Plant breeding was provided access to wider genetic variation through genetic modification (GM) of crops in the 1980s. This involved transfer of DNA between species, and introduction of new traits into domestic crops. Concerns were raised for the outcomes in food health and in the environment with GM crops, with the spectre of ‘Frankenstien’ foods and fear of the unknown. This led to widespread adoption of GM regulations based on the ‘Precautionary principle’ of safeguarding the risks to health and to the environment, even when scientific evidence was lacking to support these concerns. The Green lobby required GM foods to be safe for consumption, with no ill-effects over the long term and for many generations into the future. GM foods have proven safe for over two decades, and with benefits to crop productivity, pest and disease resistances, improved nutrition and tolerances of extreme climatic stresses. GM includes the new biotechnology of Genome Editing (GE), with targeted and precise changes to gene sites, and inter-specific transfer of genes from poorly accessible Crop Wild Relatives (CRW), for adaptation of crops to climate change. Food and fibre crops need to be exempt from GM regulations.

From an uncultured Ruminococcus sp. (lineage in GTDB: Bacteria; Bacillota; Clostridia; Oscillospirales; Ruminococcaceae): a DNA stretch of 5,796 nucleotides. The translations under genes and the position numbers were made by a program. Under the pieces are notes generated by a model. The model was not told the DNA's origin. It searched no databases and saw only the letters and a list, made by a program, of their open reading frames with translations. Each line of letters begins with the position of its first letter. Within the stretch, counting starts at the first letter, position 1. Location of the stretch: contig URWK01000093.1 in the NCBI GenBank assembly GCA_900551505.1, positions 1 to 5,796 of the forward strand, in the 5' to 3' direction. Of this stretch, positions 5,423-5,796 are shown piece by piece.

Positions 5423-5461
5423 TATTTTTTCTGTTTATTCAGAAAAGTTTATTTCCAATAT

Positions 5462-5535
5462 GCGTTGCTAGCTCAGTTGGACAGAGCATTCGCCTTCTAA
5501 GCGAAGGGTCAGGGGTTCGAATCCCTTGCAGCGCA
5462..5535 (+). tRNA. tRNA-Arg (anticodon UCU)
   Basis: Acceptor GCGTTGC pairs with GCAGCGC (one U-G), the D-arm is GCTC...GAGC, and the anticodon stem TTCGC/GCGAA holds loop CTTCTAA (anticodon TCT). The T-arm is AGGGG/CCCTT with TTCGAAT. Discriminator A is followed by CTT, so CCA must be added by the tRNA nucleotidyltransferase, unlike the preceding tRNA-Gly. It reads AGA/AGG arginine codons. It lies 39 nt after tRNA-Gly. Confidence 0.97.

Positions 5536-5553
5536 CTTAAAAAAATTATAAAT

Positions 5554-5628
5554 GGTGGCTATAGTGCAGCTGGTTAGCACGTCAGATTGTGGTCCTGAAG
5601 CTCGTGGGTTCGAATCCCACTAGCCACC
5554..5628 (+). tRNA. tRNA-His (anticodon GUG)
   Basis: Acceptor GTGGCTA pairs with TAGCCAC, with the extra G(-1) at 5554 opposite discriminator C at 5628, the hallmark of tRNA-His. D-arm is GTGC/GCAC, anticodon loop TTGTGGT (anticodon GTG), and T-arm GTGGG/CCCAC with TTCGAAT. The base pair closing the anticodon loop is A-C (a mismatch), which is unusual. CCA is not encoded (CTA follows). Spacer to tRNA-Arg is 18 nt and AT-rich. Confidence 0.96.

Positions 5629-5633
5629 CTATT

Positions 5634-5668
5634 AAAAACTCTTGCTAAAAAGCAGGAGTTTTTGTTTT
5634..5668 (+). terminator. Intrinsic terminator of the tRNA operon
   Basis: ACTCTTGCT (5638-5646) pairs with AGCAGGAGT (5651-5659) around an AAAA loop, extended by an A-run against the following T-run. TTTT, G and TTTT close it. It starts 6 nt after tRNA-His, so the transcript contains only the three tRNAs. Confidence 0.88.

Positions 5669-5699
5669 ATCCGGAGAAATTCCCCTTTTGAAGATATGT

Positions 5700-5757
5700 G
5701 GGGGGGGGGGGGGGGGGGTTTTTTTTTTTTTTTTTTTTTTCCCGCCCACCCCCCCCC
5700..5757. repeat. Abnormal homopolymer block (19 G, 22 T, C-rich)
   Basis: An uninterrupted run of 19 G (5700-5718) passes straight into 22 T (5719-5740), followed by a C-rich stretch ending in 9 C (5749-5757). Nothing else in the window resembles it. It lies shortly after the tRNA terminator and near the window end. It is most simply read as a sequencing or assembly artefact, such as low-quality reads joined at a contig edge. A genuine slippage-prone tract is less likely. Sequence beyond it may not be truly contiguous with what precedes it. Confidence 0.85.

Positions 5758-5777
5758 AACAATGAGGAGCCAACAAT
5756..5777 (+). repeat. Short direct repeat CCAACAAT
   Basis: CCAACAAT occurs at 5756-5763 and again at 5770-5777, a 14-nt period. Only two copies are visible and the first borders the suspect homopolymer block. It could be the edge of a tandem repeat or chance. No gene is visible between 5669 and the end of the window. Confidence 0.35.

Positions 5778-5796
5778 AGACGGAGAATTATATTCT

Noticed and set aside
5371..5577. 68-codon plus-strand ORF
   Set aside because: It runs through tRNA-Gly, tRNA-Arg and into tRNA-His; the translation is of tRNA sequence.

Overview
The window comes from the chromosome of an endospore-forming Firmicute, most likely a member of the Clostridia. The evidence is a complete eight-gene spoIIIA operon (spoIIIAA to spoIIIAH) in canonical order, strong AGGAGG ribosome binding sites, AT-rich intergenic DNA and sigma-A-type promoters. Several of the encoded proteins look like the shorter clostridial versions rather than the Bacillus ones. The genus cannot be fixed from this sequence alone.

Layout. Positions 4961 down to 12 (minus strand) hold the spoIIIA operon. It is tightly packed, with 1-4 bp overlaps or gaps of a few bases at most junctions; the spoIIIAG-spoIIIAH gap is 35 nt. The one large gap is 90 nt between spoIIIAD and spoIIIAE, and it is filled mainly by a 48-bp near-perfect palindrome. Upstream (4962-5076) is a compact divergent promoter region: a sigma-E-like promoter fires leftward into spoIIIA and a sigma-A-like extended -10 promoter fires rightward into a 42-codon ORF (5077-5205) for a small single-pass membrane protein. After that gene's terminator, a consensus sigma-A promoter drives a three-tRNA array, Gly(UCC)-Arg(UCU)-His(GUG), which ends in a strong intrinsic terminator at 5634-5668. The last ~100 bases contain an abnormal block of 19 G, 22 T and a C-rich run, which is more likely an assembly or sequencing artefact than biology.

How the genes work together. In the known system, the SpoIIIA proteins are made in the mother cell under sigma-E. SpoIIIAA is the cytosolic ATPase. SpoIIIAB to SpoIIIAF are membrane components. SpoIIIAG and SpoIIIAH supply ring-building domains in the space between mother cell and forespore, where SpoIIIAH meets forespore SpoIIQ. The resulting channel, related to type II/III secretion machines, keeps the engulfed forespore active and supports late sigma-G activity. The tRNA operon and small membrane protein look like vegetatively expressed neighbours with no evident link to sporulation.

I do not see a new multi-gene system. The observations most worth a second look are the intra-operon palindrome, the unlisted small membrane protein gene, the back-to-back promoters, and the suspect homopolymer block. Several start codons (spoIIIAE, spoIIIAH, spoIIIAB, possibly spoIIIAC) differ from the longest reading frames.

Part of the book: Genetically Modified Plants and Beyond